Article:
Wolfspeed, the new spin-off from Cree, that makes silicon carbide (SiC) and gallium nitride (GaN) wide-bandgap semiconductor devices, has launched what it claims is the industry’s first 1700V SiC MOSFET offered in an optimized surface-mount (SMD) package. The higher blocking voltage enables design engineers to replace lower-rated silicon MOSFETs with the new SiC MOSFETs, delivering higher efficiency, simplified driver circuitry, and lower thermal dissipation, and resulting in lower total system costs, says the firm.

The new SMD package, specifically designed for high-voltage MOSFETs, has a small footprint with a wide creepage distance (7mm between drain and source). This is made possible by the small die size and high blocking capability of Wolfspeed’s SiC planar MOS technology. The new package also includes a separate driver source connection, which reduces gate ringing and provides clean gate signals.

“Our new 1700V SiC MOSFET provides power electronics engineers with significant design advantages, particularly in flyback topologies,”

claims Edgar Ayerbe, marketing manager for power MOSFETs. “Due to the lower switching losses of silicon carbide, the devices operate at much lower junction temperatures. This enables customers to directly mount the devices onto the PCB with no additional heat-sinks, which greatly reduces the manufacturing costs and improves the reliability of the systems,” he adds.

“The result is a smaller, lighter power supply with a lower system cost than is possible using silicon devices.”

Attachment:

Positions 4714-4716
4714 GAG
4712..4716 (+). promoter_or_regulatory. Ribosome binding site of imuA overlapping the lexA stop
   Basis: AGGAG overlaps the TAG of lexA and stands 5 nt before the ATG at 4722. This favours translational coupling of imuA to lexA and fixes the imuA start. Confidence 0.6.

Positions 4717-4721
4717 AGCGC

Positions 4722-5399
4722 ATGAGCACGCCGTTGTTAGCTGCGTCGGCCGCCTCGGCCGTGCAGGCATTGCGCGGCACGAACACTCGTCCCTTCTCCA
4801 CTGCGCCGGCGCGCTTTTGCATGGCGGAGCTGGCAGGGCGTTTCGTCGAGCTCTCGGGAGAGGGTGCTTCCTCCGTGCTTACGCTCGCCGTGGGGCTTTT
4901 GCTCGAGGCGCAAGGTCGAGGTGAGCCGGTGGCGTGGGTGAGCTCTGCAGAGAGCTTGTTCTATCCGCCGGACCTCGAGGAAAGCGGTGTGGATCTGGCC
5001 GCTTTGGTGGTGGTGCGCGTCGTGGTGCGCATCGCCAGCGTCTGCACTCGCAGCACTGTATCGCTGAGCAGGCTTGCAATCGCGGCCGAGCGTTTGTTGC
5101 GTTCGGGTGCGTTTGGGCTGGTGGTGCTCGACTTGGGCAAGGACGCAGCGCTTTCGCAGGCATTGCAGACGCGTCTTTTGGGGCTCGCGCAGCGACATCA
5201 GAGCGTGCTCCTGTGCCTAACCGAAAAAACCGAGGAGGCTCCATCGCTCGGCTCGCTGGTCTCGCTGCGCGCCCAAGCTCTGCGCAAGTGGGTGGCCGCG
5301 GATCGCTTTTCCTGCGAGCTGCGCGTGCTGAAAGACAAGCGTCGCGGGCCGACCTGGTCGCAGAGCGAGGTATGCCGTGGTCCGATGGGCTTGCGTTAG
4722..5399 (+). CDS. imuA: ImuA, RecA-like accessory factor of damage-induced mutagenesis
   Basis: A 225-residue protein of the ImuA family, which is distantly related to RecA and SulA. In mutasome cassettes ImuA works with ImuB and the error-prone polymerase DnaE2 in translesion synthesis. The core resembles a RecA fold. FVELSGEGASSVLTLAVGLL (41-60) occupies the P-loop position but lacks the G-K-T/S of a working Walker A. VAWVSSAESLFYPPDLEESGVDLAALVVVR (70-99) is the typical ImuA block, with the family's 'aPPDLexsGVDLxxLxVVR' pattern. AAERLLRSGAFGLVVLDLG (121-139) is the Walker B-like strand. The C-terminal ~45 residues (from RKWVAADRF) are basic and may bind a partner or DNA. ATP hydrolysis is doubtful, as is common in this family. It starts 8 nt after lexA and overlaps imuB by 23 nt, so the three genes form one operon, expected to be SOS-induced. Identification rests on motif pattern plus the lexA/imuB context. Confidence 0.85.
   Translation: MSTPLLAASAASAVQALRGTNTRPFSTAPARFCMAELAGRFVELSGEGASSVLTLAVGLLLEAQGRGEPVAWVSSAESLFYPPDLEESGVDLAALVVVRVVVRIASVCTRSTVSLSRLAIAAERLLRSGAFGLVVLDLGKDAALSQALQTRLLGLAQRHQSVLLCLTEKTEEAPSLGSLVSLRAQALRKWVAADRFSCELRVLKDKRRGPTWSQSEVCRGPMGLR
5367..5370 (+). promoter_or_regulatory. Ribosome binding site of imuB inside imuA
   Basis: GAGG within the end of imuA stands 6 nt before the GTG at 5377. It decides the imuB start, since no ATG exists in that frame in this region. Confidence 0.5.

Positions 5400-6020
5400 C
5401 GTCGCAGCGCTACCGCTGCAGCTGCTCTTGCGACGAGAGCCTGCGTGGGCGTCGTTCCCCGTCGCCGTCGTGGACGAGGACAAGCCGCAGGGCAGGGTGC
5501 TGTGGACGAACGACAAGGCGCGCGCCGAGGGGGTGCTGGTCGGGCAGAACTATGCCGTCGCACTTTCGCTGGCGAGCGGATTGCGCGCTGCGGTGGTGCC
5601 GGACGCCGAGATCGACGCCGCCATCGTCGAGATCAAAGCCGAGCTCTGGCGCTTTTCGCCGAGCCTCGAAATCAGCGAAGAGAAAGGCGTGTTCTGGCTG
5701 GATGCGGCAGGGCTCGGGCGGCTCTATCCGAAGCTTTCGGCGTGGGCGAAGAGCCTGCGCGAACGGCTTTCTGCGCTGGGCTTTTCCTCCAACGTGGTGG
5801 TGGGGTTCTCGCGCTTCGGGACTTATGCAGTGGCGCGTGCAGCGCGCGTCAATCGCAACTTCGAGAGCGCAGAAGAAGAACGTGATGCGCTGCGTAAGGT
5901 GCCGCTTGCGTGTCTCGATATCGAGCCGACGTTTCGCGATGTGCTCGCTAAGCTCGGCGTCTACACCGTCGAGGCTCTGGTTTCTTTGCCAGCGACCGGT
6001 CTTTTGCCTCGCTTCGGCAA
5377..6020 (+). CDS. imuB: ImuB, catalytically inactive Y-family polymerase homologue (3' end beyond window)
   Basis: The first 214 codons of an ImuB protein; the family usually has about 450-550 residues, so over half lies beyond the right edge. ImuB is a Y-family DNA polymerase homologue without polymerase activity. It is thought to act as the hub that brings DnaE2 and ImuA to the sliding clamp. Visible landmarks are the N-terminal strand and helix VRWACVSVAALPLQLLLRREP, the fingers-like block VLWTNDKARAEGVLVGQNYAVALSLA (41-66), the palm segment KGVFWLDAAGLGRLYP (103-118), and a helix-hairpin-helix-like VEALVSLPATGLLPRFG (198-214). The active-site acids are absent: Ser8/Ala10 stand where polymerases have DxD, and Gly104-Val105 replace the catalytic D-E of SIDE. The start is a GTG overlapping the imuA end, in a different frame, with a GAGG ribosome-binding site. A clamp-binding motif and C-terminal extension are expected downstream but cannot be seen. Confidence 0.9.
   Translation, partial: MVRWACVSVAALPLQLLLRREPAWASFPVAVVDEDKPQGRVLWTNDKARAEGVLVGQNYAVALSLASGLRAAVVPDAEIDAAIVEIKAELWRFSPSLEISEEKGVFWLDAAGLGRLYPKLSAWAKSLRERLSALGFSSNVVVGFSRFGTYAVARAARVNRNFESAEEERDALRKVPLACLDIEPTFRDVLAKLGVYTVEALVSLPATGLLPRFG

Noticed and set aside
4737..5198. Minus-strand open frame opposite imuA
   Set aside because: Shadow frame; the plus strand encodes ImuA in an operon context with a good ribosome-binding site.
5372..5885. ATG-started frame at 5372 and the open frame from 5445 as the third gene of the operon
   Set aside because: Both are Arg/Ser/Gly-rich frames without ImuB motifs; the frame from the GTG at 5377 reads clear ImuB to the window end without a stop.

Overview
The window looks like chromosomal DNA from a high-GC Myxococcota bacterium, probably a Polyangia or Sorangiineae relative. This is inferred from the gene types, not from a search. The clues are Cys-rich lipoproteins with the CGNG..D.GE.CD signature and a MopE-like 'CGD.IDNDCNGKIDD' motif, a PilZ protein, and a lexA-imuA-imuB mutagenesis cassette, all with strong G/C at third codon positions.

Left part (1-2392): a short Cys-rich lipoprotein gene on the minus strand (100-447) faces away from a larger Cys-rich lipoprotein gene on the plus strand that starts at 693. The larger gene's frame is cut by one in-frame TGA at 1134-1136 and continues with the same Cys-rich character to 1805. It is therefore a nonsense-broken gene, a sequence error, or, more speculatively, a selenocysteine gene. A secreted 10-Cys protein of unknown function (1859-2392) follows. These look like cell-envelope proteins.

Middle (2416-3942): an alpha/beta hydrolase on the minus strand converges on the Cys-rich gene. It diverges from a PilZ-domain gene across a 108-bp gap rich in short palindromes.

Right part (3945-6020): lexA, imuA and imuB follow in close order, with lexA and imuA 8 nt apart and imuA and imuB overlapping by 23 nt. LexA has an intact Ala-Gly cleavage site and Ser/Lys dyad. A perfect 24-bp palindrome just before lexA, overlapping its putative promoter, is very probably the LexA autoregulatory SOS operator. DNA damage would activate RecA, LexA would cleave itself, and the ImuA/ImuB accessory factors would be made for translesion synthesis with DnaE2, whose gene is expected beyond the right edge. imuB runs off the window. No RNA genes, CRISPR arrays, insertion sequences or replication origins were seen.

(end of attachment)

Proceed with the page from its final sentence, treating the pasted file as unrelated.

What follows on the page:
Application of the new 1700V SiC MOSFET is anticipated in auxiliary power supplies within high-power inverters — such as solar power inverters, motor drives, uninterruptible power system (UPS) equipment, wind-energy converters, and traction power systems — which typically buck down DC voltages to operate system logic, protection circuitry, displays, network interface, and cooling fans. They can also be used in the power supplies of three-phase e-meters, or in any converter application that requires high blocking voltages and low capacitance.

Designated the C2M1000170J, the new 1700V SiC MOSFET features an avalanche rating greater than 1800V, and an RDS(on) on-resistance of 1Ω. These characteristics ensure reliable performance in flyback converter circuits, including those in noisy electrical environments such as those found in high-power inverters, says Wolfspeed. By enabling the design of single-switch flyback topologies from input voltages spanning 200V to 1000V, the 1700V SiC MOSFET simplifies the complex drive and snubber circuit elements required for silicon devices, the firm adds.

The C2M1000170J is fully qualified and available for sampling now.